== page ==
Internet Radio for Planes, Subways and Lost Cell Signals

Pandora Plus, with offline listening at a mid-level price, is sneaky innovative.

By Glenn Peoples, Insights and Analytics at Pandora

Often lost amidst coverage of Pandora’s earnings, royalties and the upcoming Pandora Premium have been a slew of innovative products: Artist Marketing Platform, a powerful tool for connecting artists and listeners; Thumbprint Radio, a station consisting of a listener’s favorite tracks across genres; and new visual ads that put brands in the space otherwise taken by album artwork, to name just a few.

Pandora Plus is another innovation that merits attention. Or, to be more precise, it’s an innovative product filled with innovations. Plus, the updated version of the ad-free radio service formerly known as Pandora One, launched in October, a month after Pandora finalized direct deals with the three major labels and Merlin. In the following days and weeks, Plus ended up competing for coverage with Premium; direct licensing agreements are more often associated with premium, on-demand services, rather than mid-priced radio products. Plus hasn’t been ignored, far from it. But even though Plus received media coverage and got a shout-out in Pandora’s fourth-quarter earnings call, its importance may have escaped some people.

Quietly or not, Plus is off to a great start, having added over 465,000 net new subscribers to raise total subscribers to 4.48 million in January. Consumers have clearly appreciated its mix of price and product. Whereas Pandora One was streaming-only and offered a limited number of skips, Plus expands the feature set while retaining the $4.99-per-month price. The skip ceiling has been eliminated and Plus gives the listener unlimited replays, a new feature also available, although with strings attached, to the free radio service.

Lose a WiFI or cell signal and Pandora Plus will switch to tracks that were automatically downloaded for offline listening. Plus will then switch back once a signal is detected.

The game-changer within Plus is offline listening. Previously, only subscribers to premium streaming services were given the ability to store songs to play offline. Over the years, a common pitch to consumers went something like, “Pay $9.99 per month and take your music anywhere.” Plus goes about offline listening differently. With Plus, a subscriber’s top three stations, plus Thumbprint Radio, are automatically downloaded to the device and refreshed over time. The subscriber need not pick and choose what is stored for future listening. It just happens. This hands-off approach is effectively the non-interactive service’s way of allowing offline listening without charging a premium price.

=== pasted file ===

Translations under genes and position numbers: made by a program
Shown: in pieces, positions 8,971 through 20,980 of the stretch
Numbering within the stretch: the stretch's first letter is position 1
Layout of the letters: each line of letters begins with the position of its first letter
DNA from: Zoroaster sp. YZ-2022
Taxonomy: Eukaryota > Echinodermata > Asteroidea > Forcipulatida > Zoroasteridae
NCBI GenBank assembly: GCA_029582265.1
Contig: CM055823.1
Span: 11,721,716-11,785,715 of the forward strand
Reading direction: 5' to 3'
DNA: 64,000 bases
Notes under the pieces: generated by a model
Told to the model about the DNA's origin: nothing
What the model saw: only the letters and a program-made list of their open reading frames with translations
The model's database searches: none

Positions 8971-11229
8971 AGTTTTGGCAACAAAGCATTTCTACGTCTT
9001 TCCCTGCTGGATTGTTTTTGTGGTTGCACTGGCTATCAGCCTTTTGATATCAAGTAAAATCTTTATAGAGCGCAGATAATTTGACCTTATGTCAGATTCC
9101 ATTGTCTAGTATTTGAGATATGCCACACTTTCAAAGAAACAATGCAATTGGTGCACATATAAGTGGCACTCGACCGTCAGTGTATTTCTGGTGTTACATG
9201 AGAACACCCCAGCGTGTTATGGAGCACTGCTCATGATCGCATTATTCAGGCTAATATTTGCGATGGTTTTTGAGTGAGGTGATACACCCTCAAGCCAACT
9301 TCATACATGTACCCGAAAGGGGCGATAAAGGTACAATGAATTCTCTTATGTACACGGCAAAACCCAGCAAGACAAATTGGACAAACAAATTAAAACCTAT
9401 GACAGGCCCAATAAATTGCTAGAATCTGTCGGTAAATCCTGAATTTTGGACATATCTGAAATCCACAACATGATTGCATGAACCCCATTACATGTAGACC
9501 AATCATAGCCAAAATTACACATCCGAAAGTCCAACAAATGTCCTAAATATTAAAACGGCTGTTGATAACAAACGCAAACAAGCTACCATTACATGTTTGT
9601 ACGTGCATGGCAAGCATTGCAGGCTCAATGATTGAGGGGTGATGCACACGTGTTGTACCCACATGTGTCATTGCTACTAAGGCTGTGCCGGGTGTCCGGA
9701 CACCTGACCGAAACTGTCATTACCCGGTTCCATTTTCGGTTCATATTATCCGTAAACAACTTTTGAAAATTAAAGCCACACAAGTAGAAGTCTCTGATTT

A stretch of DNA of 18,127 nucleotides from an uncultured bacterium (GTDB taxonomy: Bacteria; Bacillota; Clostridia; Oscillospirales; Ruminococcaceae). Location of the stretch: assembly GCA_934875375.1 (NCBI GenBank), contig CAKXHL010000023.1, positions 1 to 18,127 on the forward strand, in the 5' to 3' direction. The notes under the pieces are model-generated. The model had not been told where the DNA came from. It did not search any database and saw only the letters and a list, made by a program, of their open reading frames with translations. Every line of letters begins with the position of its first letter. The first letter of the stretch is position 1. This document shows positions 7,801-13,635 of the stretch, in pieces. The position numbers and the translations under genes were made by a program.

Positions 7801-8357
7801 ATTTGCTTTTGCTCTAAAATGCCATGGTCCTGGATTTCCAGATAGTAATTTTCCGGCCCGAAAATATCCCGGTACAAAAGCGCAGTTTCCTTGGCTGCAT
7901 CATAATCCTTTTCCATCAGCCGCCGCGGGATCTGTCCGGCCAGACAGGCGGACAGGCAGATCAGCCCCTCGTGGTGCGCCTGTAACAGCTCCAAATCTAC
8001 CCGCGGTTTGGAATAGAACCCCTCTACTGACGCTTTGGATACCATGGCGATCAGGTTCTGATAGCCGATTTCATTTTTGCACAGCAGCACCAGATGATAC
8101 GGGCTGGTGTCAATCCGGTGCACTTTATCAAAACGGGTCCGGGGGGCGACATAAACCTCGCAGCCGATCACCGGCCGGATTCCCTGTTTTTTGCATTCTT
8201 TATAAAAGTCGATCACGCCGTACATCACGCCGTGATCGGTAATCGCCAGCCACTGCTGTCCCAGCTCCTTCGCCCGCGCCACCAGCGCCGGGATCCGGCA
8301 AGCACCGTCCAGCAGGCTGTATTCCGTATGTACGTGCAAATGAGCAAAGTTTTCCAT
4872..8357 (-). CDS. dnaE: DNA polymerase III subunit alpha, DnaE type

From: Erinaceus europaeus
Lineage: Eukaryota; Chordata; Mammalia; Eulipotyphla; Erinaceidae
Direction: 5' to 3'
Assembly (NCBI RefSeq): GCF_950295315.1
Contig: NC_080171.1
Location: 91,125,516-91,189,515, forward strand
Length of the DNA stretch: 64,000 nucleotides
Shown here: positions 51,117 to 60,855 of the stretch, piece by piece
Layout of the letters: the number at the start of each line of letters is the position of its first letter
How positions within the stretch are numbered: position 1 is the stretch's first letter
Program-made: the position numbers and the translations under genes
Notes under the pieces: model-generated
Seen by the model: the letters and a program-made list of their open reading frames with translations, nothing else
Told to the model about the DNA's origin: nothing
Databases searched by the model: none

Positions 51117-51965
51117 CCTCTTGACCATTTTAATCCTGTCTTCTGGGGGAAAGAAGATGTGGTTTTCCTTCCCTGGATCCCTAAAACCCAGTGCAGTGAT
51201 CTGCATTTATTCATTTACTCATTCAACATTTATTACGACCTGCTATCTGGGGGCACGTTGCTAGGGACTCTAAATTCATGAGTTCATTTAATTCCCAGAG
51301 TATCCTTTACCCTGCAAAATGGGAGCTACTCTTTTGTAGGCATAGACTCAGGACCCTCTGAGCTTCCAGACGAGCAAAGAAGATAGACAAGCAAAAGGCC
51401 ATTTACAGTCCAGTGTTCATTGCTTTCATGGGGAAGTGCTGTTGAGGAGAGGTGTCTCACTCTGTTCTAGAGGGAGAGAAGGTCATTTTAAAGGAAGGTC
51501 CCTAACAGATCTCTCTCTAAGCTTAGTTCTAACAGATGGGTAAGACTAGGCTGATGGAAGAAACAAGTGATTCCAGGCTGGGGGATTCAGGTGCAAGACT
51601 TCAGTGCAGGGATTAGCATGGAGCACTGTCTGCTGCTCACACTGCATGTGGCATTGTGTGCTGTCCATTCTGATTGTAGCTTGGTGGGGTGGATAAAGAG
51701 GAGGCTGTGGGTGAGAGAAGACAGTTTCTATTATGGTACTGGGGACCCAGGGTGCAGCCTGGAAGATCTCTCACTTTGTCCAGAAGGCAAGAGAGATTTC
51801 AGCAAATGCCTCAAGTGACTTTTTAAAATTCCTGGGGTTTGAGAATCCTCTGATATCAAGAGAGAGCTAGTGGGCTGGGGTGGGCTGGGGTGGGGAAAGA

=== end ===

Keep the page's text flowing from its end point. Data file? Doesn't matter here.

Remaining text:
Offline listening doesn’t stray from the “lean back” experience of radio. When a Plus listener is streaming a station and then loses a WiFi or cell signal, Plus automatically switches to the stations saved for offline listening. When the signal is regained, Plus picks up where the streaming left off. It’s easy to imagine good use cases. When a person driving on a curvy mountain road loses a signal, Plus switches to a saved station without requiring the driver to reach for the smartphone. A person boarding a New York City subway will lose a signal. Switching to airplane mode before a flight causes a smartphone to lose a signal. Or maybe a Plus subscriber will switch to offline listening to stay under a cellular plan’s data limit.

Plus’s combination of price and product is arguably another innovation. Some people in the music industry, including Mark Mulligan of MiDIA Research, have been calling for a mid-tier option that would capture the demand for a product that’s priced under premium’s $9.99 per month. (Furthermore, it’s important to reach these mid-priced consumers without discounting a premium product or outright slashing its price.) Free Pandora will always exist, but some listeners will pay for more features if given the option. With its upgrades, and now with offline listening, Plus has more of an interactive feel while mostly hewing to the non-interactive roots of Pandora One.

Artists, songwriters and rights holders benefit from the innovation in Plus, too, because Plus pays a greater royalty rate than the free radio service. This difference in royalties exists because a Plus subscriber is worth more than a free radio listener. At $4.99 per month, a Plus listener has an annual ARPU (average revenue per user) of $60 compared to a target ARPU of $26 for a free radio listener. In the same way, a Plus spin generates a greater royalty than a free radio spin. That was the case under the previous rate structure established by the Copyright Royalty Board, and it’s still the case today under direct deals with labels. So, the more people listen to Plus, and the more listeners graduate from free radio to Plus, the higher the royalty.

All eyes are on next month’s debut of Pandora Premium—as they should be. Premium’s unique take on the on-demand, all-you-can-eat music experience has innovation upon innovation. But not all listeners will want the deep dive of a premium service. Maybe they’ll be attracted to a pitch like, “Pay $4.99 a month and take some music anywhere,” a revision of the old pitch for an on-demand service. Include ad-free listening and a few other features and that’s basically Plus’s pitch. It’s a good pitch, too.

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